Let me get this straight: The New Jersey State Police is failing to become representative of the state’s diversity because it doesn’t have enough black troopers — is that the argument?
Nearly a decade after the agency agreed to boost minority recruitment, roughly eight of every 10 troopers are white men. So that, de facto, means the state police have failed?
Having covered the agency closely for more than 25 years, I can tell you: The force has grown more diverse at the highest levels, especially in recent years. State Police Col. Rick Fuentes relies on a racially mixed group of majors, captains and lieutenants.
Women make up nearly a fifth of his top officers.
Yet critics are pointing to a recent report that says the rate of blacks and Hispanics joining the force overall is nowhere near that of whites.
This year’s new class of troopers has 74 white males of 104 graduates. That does, however, include twice the number of Hispanics as last year’s class, as well as several Asians.
You can’t blame the agency for not reaching out — not with all those ads in various languages in various media.
No, what critics say is that the written and psychological requirements for becoming a trooper are too hard.
What are the State Police supposed to do now? Lower the standards?
Maybe blacks don’t want to become troopers. The racial profiling tag that’s been fixed on the agency isn’t easy to remove, even though a federal monitor this year concluded that the state police continues to properly train, supervise, inspect and audit the management of its troops.
With two-thirds of its force hired after changes in training were first instituted, the reforms have become part of standard operating procedure.
However, there’s no erasing the stain of an April 1998 incident on the New Jersey Turnpike in which officers fired into a van carrying four unarmed minority men, injuring three.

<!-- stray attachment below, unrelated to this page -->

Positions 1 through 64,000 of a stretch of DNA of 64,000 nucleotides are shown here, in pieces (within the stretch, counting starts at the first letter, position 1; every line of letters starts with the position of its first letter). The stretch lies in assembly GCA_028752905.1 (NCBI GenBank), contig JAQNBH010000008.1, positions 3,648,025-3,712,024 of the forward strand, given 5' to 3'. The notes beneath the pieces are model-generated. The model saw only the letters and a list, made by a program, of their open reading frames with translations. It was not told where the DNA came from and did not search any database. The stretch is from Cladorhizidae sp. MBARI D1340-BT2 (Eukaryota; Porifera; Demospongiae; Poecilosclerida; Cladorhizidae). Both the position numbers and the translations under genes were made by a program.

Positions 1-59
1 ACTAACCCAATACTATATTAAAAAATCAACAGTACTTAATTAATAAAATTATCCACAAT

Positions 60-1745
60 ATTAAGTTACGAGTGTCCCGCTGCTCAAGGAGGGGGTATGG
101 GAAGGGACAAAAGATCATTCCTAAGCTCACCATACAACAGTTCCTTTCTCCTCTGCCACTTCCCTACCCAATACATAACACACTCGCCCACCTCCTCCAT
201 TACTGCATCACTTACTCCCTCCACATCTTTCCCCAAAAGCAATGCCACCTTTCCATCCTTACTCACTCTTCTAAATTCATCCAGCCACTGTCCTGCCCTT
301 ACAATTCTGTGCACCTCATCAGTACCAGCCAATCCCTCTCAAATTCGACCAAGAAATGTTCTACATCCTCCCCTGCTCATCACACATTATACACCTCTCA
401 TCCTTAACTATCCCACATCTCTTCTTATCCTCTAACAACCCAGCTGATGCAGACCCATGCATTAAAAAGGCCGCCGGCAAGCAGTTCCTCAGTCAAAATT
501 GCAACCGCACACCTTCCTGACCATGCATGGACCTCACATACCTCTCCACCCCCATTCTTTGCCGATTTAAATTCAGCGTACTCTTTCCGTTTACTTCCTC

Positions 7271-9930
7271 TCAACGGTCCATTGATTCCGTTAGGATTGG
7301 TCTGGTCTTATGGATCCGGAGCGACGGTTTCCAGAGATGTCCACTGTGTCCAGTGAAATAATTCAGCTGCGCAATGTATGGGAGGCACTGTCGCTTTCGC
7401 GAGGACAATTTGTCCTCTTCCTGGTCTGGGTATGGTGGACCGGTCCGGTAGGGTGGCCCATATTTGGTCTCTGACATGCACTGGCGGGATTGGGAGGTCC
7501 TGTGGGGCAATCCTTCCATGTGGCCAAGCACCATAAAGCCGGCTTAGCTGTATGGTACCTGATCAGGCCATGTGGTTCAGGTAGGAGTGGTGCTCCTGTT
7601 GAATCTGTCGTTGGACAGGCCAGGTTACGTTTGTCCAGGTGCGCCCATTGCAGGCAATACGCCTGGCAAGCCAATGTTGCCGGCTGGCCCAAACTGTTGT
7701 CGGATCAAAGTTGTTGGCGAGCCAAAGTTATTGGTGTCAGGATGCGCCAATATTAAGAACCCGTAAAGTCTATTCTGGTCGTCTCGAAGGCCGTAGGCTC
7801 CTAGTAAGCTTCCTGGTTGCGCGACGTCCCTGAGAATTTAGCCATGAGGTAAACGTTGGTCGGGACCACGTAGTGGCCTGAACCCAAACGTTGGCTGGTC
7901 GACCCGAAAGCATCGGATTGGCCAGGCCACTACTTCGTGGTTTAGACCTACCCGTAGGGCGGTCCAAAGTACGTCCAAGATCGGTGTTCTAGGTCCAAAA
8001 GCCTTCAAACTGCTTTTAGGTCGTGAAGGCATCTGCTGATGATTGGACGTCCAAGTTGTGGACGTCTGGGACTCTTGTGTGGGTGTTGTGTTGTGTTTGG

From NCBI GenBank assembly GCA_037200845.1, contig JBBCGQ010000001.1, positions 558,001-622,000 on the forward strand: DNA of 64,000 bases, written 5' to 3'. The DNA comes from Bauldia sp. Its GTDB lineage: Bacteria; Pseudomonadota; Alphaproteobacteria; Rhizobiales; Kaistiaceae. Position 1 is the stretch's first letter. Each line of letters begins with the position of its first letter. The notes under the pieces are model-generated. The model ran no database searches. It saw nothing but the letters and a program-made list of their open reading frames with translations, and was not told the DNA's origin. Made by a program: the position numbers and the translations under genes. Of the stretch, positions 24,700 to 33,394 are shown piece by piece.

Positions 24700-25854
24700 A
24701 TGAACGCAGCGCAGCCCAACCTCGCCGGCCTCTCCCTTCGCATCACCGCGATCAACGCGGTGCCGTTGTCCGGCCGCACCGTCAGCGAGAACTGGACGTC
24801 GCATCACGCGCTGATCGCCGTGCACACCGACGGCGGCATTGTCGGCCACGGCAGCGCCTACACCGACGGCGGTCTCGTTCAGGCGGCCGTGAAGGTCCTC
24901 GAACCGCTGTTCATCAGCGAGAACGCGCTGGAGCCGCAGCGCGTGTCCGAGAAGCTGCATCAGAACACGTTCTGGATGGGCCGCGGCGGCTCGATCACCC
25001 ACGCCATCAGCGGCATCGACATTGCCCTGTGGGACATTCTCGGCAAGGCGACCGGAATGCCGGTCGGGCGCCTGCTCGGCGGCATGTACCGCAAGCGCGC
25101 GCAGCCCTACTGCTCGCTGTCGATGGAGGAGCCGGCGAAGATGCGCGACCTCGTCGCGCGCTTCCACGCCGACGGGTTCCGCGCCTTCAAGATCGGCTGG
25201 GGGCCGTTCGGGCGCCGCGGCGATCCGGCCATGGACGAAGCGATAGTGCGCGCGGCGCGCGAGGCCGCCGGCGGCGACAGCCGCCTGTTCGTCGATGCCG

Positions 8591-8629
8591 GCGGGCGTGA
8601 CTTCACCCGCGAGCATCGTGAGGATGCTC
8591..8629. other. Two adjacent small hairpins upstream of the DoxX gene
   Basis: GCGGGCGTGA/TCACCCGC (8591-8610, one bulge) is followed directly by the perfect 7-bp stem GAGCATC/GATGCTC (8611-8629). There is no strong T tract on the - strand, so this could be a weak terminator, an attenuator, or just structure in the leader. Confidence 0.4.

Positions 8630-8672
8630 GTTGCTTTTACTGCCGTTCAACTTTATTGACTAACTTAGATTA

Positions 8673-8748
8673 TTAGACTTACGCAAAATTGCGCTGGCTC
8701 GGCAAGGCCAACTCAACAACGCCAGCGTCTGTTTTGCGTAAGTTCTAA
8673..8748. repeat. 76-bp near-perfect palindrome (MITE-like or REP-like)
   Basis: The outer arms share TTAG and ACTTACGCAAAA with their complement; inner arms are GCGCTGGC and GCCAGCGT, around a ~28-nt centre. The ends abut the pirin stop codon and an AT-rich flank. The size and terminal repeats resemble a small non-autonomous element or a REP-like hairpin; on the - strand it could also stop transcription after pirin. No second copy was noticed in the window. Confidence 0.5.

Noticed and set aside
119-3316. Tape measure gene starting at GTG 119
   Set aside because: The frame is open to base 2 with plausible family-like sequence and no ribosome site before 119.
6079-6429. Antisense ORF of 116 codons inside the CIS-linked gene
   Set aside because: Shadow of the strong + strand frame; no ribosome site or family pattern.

Fuentes said the scrutiny that followed benefited not only the organization but the public. The State Police are now “more professional, more accessible and more transparent,” he said.
The federal monitor even went so far as to praise the agency for its reforms.
Yet just a few years ago, a records review by the Newark Star-Ledger found that minorities and women were failing admission tests — and background checks — at a greater rate than white men.
So where does Fuentes go from here? How is this latest issue “solved”?
Should he be the one required to find an “answer,” or does the public play a role in this?
In that case: Do New Jerseyans really want the standards of what is considered an elite corp of officers tinkered with?
Here’s an unbiased idea: Appoint a dozen people to a blue-ribbon panel of racially diverse New Jerseyans. Be sure to include at least one of the most vehement critics. Have them take the tests, go through the background checks and complete the training at the State Police Academy in Sea Girt.
Then they can tell us whether the agency is giving everyone a fair shake.
(Recruits photo by Jerry DeMarco. All rights reserved.)
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